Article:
• Building design not in keeping with local architecture.
  • The project would provide part-time, low paid employment but not salaried and pensionable sustainable employment.
  • Conservation of the environment should take precedence in accordance with the aims of the National Park.
  • Concern about delays with the handling of the planning application and why a new application was not submitted.
  • Increased traffic and road safety concerns.
  • Concern about the integrity of the National Nature Reserve (NNR) – the community council support a holistic approach to development affecting the NNR.
  • Noise- disturbance to residents and to wildlife.
  • Precautionary principle should apply.
  • Query the robustness of assessments undertaken e.g. ornithological survey.
  • Impact on neighbour’s quality of life.

About the only thing LLTNPA Officers added to this – and rightly so – is the impact the development would have on the landscape (see photo above).

Almost all these reasons for objecting, apart from the second,  could also  be applied to the Flamingo Land’s planning application at Balloch. (Part of the Riverside and Woodbank House sites have been designated for “Visitor Experience” – whatever that means).   The same logic, however, is unlikely to be applied for reasons that are apparent in the Committee Report.

What the Wards Estate application shows about our planning system

This application has taken over three years to be determined since it was first lodged.  Part of the reason for this is that the applicant has failed to provide information to support their application.  Scattered throughout the report are statements like this:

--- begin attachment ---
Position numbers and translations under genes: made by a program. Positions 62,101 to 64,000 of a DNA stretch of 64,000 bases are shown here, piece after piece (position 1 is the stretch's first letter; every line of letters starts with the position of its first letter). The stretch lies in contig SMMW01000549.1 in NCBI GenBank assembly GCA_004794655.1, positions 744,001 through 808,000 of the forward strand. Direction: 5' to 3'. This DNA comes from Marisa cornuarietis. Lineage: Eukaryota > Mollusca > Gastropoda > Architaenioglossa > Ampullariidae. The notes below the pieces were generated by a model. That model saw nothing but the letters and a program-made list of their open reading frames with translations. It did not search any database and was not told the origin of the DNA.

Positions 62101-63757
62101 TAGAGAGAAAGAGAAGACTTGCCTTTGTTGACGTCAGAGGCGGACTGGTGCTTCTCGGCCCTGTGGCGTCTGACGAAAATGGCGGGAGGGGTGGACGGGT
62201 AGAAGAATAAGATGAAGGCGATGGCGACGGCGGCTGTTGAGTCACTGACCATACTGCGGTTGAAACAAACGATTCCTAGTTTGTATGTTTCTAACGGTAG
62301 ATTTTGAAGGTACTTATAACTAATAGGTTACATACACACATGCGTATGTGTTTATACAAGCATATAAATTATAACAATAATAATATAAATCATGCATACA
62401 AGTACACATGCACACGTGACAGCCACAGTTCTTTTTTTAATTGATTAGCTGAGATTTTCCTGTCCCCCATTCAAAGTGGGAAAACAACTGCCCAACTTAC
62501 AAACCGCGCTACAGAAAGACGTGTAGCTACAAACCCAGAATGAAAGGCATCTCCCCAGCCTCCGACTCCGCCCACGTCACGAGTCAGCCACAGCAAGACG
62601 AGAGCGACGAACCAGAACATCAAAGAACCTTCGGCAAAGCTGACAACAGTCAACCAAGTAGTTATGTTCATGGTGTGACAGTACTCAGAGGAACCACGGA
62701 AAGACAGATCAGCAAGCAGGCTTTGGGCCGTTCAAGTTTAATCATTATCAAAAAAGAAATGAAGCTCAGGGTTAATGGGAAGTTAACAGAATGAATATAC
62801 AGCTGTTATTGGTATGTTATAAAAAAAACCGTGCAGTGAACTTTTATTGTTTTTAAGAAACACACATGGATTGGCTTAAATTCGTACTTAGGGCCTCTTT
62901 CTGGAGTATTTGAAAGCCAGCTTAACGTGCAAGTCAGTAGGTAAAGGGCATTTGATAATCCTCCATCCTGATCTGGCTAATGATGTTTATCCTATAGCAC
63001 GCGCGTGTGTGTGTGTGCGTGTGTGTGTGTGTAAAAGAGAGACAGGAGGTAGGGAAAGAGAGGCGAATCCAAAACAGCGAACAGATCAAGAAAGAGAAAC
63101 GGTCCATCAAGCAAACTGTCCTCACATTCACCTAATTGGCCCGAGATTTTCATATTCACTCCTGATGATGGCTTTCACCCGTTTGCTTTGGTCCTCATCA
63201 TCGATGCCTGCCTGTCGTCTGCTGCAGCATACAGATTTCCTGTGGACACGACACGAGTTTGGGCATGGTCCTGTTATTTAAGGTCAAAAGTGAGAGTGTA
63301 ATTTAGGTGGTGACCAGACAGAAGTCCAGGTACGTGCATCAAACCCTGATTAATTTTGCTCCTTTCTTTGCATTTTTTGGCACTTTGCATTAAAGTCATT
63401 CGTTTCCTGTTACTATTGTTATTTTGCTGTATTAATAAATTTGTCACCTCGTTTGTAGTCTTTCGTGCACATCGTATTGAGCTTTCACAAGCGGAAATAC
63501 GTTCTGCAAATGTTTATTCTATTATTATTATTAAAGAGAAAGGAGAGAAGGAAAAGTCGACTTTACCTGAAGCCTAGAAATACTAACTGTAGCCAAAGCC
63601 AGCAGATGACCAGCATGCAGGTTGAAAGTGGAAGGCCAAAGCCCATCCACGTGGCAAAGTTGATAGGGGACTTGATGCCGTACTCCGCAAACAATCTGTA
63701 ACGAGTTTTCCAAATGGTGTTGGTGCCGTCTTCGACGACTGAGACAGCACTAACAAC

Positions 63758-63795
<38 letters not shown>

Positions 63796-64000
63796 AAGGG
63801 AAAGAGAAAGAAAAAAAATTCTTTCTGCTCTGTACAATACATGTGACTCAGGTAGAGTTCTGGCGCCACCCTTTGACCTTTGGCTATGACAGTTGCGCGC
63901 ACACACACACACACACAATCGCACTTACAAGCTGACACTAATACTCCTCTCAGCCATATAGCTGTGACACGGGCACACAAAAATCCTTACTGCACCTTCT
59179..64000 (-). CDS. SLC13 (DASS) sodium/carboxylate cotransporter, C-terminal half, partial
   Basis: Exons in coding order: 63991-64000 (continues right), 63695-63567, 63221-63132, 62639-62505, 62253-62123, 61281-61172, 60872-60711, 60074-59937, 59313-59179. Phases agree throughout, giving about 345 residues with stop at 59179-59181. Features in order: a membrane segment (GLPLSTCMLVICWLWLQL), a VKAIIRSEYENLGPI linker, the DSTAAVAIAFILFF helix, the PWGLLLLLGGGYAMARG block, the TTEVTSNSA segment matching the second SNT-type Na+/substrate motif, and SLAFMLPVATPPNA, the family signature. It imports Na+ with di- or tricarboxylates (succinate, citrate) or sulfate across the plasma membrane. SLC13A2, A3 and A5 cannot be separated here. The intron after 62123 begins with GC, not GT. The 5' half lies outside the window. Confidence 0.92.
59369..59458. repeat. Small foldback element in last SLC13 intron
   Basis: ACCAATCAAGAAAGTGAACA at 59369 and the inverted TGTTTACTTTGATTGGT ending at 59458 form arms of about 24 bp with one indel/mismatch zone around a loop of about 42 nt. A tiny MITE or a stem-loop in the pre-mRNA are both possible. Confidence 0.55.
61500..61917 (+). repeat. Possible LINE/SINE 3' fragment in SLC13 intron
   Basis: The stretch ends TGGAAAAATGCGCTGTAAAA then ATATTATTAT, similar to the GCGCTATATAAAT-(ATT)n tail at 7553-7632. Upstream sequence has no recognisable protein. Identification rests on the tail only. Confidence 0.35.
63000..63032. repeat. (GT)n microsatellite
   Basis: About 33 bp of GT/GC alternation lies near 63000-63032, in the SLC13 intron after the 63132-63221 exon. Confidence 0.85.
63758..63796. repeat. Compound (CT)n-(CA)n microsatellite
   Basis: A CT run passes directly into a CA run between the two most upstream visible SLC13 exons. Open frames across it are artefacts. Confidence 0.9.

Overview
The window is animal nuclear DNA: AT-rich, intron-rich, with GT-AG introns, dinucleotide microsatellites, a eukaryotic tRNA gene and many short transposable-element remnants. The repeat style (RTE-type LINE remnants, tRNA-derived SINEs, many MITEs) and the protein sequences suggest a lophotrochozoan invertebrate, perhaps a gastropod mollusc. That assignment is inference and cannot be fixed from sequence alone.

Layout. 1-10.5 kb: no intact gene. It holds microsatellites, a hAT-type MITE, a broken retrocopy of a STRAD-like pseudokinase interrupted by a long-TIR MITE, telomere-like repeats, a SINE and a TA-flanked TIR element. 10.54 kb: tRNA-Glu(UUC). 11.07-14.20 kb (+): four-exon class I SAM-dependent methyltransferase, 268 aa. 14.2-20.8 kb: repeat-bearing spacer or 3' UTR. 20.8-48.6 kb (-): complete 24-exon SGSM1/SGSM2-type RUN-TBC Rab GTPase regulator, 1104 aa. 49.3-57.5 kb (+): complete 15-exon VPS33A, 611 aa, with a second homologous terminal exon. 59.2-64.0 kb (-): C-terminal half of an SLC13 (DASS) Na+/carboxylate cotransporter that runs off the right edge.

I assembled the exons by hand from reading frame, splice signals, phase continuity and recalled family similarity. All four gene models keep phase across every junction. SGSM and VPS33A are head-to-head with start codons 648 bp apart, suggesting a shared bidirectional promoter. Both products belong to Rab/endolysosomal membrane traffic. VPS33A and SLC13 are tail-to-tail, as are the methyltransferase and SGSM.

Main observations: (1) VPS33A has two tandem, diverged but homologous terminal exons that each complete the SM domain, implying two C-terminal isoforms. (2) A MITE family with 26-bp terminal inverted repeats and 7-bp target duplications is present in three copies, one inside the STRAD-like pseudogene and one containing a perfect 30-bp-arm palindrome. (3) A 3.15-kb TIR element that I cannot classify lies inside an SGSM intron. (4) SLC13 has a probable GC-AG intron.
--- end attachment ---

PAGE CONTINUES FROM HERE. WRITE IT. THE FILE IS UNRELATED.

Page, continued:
“Despite a request for written clarification of this element of the proposed development, no such explanation has been received.” 

The planners have also found some of the information barely credible:

“Whilst the proposed manager’s dwellinghouse has been described in the application as required for “a manager”, the proposed manager’s dwellinghouse is a very large 2.5 storey 7 bedroom dwellinghouse with a detached 4 car garage with office and playroom above”.

What’s astounding about this is that under our current planning system, developers still have a right to receive a formal decision about any application, however poor, rather have it rejected on the basis that insufficient or misleading information has been provided.